2021 Statistics from our shelter
Ever wondered how many animals come through our doors every year? Well wonder no more! We have compiled our 2021 numbers and are happy to share them with you.
Some of the data is self explanatory such as intake and adoptions, but others such as transfers and euthanasia does require some shelter knowledge so we have included more information below.
An open admission shelter takes in any animal in need, including very elderly, ill, aggressive, or injured animals that may not be able to be rehomed. As an open-admission municipal shelter in a rural setting, we are inundated with thousands of stray animals each year, more than we have room to care for.
Between April to November each year, we can intake over a hundred animals each week. Realistically, this is more than we can adequately house, provide vetting for, and adopt out in time to make space for a similar number of new animals in need the following week.
In 2021, we transferred 1018 animals out to other Canadian shelters and rescues, 90% of these animals were transferred due to limited space and overcrowding in the summer months and 10% was due to special medical/behavioural needs.
Having a large network of transfer partners has given us breathing room to focus on special needs animals in our care, limit overcrowding, intake new stray animals, and ultimately save thousands of lives. These partners have more vetting availability and many adopters waiting for animals. We are exceptionally grateful for our rescue partners that are able to welcome our animals into their care when we are out of space.
DEATH AND EUTHANASIA
We are a target-zero shelter, meaning that our ultimate goal is a zero percent euthanasia and death rate. Our staff work tirelessly to ensure that we do everything possible for the animals in our care to see them thrive and achieve a high quality of life. Despite best efforts, there are some medical and behavioral circumstances beyond our control that result in death and euthanasia.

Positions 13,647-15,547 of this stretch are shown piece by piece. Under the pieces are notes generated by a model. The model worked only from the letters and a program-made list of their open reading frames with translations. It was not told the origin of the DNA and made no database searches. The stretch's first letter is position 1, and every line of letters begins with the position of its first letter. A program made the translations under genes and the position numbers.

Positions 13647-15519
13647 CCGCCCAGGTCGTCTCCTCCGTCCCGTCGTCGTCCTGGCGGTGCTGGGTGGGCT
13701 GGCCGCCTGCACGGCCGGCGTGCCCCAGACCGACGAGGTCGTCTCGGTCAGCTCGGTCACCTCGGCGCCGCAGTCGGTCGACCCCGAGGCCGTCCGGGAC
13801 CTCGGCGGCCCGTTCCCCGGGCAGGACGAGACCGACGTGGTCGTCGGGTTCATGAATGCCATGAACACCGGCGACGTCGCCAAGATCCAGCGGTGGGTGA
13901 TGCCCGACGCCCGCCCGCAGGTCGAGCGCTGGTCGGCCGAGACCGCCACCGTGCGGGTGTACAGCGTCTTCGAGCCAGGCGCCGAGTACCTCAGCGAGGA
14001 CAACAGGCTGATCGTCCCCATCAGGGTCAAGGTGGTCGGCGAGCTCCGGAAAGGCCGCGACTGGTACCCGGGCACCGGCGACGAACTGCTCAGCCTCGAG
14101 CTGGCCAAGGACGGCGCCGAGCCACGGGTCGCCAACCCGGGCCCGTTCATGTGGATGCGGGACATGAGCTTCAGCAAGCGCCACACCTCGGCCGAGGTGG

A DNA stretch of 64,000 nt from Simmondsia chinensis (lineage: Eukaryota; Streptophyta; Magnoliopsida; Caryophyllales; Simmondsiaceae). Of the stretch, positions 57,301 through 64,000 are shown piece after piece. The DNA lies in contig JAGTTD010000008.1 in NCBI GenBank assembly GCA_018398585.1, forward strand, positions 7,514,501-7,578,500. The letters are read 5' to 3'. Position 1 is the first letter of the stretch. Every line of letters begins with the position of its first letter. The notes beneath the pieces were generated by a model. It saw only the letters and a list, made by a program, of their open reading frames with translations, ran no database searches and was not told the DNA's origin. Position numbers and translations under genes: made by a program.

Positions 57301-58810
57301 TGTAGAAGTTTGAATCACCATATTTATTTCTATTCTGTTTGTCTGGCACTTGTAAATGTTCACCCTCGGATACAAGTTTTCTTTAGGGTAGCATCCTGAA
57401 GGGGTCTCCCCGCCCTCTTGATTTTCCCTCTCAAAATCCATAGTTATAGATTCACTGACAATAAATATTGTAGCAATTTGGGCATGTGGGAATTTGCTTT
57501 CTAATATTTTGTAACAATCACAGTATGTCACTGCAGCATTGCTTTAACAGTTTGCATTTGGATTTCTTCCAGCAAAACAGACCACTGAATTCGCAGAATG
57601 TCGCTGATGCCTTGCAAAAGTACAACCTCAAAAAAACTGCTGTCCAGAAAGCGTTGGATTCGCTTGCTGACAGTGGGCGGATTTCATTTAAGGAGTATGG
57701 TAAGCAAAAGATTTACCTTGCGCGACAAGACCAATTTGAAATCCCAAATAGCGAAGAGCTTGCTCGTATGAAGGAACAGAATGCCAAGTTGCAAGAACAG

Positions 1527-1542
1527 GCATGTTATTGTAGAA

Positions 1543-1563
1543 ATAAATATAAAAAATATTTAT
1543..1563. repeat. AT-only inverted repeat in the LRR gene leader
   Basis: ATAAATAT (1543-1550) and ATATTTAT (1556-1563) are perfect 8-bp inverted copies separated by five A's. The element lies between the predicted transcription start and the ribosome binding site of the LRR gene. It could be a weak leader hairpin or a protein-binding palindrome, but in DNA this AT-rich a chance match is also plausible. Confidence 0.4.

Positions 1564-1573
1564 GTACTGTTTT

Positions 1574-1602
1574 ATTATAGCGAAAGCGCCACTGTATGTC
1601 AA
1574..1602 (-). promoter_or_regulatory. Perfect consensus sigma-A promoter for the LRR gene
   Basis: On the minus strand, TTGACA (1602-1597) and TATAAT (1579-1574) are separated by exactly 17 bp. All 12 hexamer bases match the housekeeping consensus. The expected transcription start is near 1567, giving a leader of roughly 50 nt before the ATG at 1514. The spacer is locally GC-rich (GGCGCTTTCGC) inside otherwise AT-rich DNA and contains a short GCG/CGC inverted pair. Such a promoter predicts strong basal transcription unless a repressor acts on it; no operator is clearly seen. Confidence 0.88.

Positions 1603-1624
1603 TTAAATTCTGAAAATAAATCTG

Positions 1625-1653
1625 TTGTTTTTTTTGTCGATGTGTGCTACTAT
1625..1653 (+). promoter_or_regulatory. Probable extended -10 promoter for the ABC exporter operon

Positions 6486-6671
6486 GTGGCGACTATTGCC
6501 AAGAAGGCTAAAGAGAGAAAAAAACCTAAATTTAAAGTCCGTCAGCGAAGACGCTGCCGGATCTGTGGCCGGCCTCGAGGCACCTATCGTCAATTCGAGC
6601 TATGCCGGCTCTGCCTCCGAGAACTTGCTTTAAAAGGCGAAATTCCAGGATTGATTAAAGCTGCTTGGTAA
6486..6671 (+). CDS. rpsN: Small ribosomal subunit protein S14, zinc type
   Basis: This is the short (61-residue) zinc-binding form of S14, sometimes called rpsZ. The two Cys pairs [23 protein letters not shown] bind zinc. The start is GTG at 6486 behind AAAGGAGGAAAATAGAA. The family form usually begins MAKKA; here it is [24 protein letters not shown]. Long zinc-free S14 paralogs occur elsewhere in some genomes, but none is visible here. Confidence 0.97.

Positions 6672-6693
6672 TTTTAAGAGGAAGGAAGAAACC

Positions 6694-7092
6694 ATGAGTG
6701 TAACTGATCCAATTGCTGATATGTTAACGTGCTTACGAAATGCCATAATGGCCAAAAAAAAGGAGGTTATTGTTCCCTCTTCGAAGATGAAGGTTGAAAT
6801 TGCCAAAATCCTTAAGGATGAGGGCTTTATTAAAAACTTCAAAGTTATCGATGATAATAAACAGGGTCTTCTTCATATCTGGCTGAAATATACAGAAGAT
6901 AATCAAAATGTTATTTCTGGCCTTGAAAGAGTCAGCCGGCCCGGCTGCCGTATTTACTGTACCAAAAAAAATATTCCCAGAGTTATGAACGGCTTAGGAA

In 2021, our total euthanasia rate was 16% of our intakes. The minority of these cases are attributed to behavioural problems (such as under-socialization and aggression) that led to these animals not being suitable for adoption or transfer due to safety concerns. The majority of our euthanasia rate was attributed to medically severe cases or medical emergencies that were untreatable or if treated would not result in a high quality of life. At our shelter, we do not euthanize for space; we euthanize only at the discretion of our veterinarian or behavioural team.
Additionally, one of the services we offer to the public is euthanasia and cremation. We have year-round requests for euthanasia based on veterinarian-advisement. In turn, these requests also contribute to our overall euthanasia rate.
We hope that this post will give you some insight into shelter life in Chatham-Kent. If you have questions or want to learn more you are always welcome to reach out at [email protected]